Can I Just Take a Nap?, by Ron Rauss and illustrated by Rob Shepperson
Since 2002, Cheerios has distributed 60 million books in boxes and donated $3.8 million to First Book, a non-profit dedicated to improving literacy for low-include families by providing them their first new books. This year, Cheerios will be giving 50,000 children’s books and $300,000 to First Book.
You can also donate to First Book through your mobile phones by using short code 20222 and texting Books2Kids. By doing so, a $5 donation will be made that will provide two new books to a child in need. Standard messaging rates apply, and the donation amount will appear on your cell phone bill. Parents can also find other book-related events sponsored by Cheerios near you.
Make sure to read our Tech Savvy Parents blog by Leticia Barr — she has some family- and budget-friendly ideas for celebrating Dr. Seuss’s birthday with fun online activities. March is also National Reading Month, so get your kids hooked on books with classic Seuss favorites such as The Cat in the Hat, Green Eggs and Ham, and Horton Hears a Who! Or plan a trip to the colorful Seuss Landing at Islands of Adventure in Universal Orlando — where favorite characters, scenes, and places from the books come to life.
Update: Play a matching game online, The Many Languages of Dr. Seuss, to see if you can match the English versions of his book titles with the translations in other languages. You may need to print the image out and use a pen or pencil to draw lines between the titles. After you’re done, find the answers at www.smartling.com/seuss.
What are your favorite Dr. Seuss books? Which ones do your kids love?
Over the weekend, I popped into a bookstore and spotted the familiar-looking “Goodnight, Moon” cover with its classic blue, green, and orange, colors…but on close inspection, I realized that it was a parody called, “Goodnight, iPad.”
Written by Ann Droyd, the book mimics the rhyming style of Margaret Wise’s book but focuses on a a family of floppy rabbits being driven a little crazy by modern technology. The hilarious book is a reminder to say goodnight to all our mobile devices and gadgets in the evening. (“In a bright buzzing room, in the glow of the moon–and iPhones and Androids and Blackberries too–it is time to say goodnight…”)
Along with her husband, Stan, who passed away in 2005, the husband-and-wife team collaborated on writing and illustrating simple and sweet stories, with good family values and strong morals, for preschoolers. Each book focused on a specific lesson, as experienced by human-like Papa Bear, Mama Bear, Brother Bear, and Sister Bear. Their first book, “The Big Honey Hunt,” was published in 1962 by Random House under the guidance of children’s book editor Theodor Geisel (better known as Dr. Seuss), who encouraged them to rhyme each story’s text.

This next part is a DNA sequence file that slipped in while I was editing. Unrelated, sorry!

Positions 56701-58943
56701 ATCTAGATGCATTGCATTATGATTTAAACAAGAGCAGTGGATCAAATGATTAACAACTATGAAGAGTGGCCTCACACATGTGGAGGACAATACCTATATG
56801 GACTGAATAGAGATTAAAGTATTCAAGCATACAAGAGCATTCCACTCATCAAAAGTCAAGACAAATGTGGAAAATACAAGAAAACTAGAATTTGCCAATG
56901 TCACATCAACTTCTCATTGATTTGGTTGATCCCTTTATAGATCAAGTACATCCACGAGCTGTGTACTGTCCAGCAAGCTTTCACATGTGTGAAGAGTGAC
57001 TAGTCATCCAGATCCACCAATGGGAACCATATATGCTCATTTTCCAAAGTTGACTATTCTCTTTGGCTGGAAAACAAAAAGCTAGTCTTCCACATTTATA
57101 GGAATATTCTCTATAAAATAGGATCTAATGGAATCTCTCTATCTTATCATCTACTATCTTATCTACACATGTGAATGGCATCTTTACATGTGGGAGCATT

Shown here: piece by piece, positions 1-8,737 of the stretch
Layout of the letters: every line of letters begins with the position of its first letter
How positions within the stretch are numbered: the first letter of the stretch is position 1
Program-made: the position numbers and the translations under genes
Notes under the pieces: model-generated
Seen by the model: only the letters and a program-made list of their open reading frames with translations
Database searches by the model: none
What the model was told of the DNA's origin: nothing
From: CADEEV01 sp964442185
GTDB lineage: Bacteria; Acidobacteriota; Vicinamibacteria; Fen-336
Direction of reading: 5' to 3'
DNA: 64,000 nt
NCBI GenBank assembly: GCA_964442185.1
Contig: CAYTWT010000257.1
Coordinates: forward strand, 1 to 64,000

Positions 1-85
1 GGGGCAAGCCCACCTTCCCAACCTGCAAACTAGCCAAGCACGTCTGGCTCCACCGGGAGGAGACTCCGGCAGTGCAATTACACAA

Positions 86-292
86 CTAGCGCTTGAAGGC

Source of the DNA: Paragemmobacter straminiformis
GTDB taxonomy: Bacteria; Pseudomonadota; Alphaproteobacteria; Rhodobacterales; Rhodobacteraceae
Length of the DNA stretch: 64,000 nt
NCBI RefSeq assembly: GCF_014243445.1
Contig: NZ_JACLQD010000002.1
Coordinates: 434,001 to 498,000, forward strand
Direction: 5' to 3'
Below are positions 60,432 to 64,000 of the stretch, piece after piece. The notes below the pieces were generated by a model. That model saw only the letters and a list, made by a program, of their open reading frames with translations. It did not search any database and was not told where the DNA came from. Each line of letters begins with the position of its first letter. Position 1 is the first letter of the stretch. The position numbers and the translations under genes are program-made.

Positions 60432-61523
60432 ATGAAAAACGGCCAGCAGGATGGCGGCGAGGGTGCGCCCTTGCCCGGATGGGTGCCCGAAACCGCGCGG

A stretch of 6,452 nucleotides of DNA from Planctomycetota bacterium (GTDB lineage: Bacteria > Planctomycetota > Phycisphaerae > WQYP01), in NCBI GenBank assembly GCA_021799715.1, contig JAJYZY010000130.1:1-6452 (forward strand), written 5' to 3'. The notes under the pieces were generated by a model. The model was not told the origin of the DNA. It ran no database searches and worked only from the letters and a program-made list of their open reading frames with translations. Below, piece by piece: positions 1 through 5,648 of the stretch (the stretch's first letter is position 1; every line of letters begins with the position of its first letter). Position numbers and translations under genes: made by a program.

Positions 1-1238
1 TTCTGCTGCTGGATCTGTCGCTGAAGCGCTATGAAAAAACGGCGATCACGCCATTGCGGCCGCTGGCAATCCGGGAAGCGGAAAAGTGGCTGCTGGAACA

There are now over 300 titles in the Berenstain Bears series, published by HarperCollins, that have sold more than 260 million copies worldwide, in 23 different languages. In addition to books, the Berenstain Bears have been featured on TV cartoons and movies, toys, clothes, video games, and mobile apps. There is even a show touring around the country, The Berenstain Bears Live! in Family Matters the Musical.
February is Responsible Pet Owners Month, so if your kid is begging for a pet or has shirked his responsibilities of caring for one, these picture books are great reminders about the joy of owning pets and having four-legged friends.
Prudence Wants a Pet by Cathleen Daly – Prudence imagines having a pet, but her parents object to the expense and noise. Laugh along as she decides to adopt unusual objects as her best friends — until her dream for a real pet finally comes true!
Melvin and the Boy by Lauren Castillo - Living in a city, a boy yearns for pet. One day, he discovers a turtle with a yellow spot in the park, brings him home, and names him Melvin. But slowly the boy discovers some animals need to stay in their natural habitats.
Not Inside This House! by Kevin Lewis – Told in fun rhymes, this story follows a little boy with a big name, Livingstone Columbus Magellan Crouse, who loves to explore like his famous namesakes. Along the way, he brings home some unexpected animals as house pets, to his mother’s exasperation.
Children Make Terrible Pets by Peter Brown – When a female bear finds a little boy in the woods, she immediately becomes his caretaker and discovers kids don’t make very obedient pets. Brown, known for his hilarious and colorful books, gives a unique twist to a popular theme.